2. Completely overeat at the breakfast buffet and sneak out the occasional banana, apple, or croissant
3. Find those bars that also provide you with a bowl of nuts when you order a drink. Have a plastic bag available to store some or all of the nibbles for later
4. Pass welcome desks more than once and either with a question or just a smile, bag a complimentary chocolate one at a time
5. Fill up your water bottles in the hotel gym or at the poker venue water dispensers (I have also learned that Monte Carlo tap water is, indeed, drinkable)
6. Learn to pick filling starters for main entrees in restaurants
7. Party with people that don't watch their pennies as much as you do
For those of you that ever want to make the trip to Monte Carlo, be aware that France is literally across the road. A lot of the hotels, restaurants, and supermarkets are a small walk away, and you can get everything close to half the price. So, make sure to do your business in France as much as possible.
My sightseeing trip was with one of those omnipresent Hop-On-Hop-Off busses for €22. It drove me around the mini-country for a while, and I finally felt I had seen the place properly. This satisfaction then allowed me to spend some more time in the poker venue at the poker tables. Unfortunately, I failed to capture my Monegasse flag, as I did not cash in either the Omaha8, the Ladies, or the Deuces Wild events.
Two weeks ago, I returned from Monte Carlo once again. I had been over for work in my new role as Innovation and Ideation Manager. My task this year was to collect ideas for new games, features, or improvements for any of our offerings in poker, casino, sports. It was interesting, and some cool stuff landed on my desk. It wasn't as stressful as my first work trip here, and I could even tick off the last missing sightseeing item that I had always wanted to do: Le Casino!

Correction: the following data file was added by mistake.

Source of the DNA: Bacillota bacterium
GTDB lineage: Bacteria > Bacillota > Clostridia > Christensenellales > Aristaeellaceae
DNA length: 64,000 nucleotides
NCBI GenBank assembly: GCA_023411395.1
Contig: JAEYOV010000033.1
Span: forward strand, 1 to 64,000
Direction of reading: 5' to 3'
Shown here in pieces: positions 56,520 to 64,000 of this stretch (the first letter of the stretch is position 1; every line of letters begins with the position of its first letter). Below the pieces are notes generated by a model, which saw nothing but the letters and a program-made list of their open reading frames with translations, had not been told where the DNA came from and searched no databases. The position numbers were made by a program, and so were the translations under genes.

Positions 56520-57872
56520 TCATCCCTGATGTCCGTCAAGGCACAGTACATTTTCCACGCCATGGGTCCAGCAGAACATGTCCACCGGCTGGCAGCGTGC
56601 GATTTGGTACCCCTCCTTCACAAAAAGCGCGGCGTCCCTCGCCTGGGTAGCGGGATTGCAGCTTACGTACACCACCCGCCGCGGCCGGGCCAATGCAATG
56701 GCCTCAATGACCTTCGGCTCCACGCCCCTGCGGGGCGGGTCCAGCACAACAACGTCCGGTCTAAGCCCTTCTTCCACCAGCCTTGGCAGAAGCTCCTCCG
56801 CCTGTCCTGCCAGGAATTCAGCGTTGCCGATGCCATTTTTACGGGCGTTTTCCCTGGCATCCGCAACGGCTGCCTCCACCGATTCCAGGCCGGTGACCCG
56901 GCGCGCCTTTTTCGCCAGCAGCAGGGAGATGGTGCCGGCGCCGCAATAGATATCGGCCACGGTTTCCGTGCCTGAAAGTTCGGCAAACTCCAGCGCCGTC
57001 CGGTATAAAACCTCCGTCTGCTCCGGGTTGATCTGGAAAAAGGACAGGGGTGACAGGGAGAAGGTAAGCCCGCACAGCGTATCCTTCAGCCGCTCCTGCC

My family had been very concerned when as a nine-year old I screamed "CAAAASINOOOOOO!" every time we drove past one. As I love games and flashy lights, I have been a fan of casinos from a very early age. Vegas casinos are my big unexplainable passion, but the one in Monte Carlo is the crown jewel of all casinos, and I had always wanted to see it from the inside.
This year I was staying at the Fairmont Hotel right next to the casino. I found out that you could wander the rooms during daytime for a €10 fee, which I gladly paid. In awe, I shuffled through the impressive rooms with massive chandeliers, paintings and sculptures. I had this place almost to myself, and for a while just sat on an armchair taking in the artwork above and around the blackjack and roulette tables.
A staff member of the casino found me taking a selfie, and I explained what a big fan I was of casinos and architecture and that I was here for work with PokerStars. He offered me to show me some private areas of the casino that are usually not accessible for tourists. I happily accepted and saw high-limit private rooms and amazing outside gambling areas with stunning views.
There I was, the old punk girl, staring at roulette tables with minimum bets of €3000, touching marble and gold. I wasn't sure what I was feeling or thinking. But I think it was the same as I feel when I see amazingly shiny and expensive cars driving past me: I am glad to know and see that these things exist, but I am absolutely fine, not having them in my own life. It's not what I strive for.
I strive for exactly what happened here in Monte Carlo while working crazy hours as a blogger at the EPT and being a tourist, seeing things you don't see every day:
Collecting moments, not things!
Previously: The Life of an EPTourist
Christin Maschmann is the PokerStars Innovation Coordinator & Ideation Manager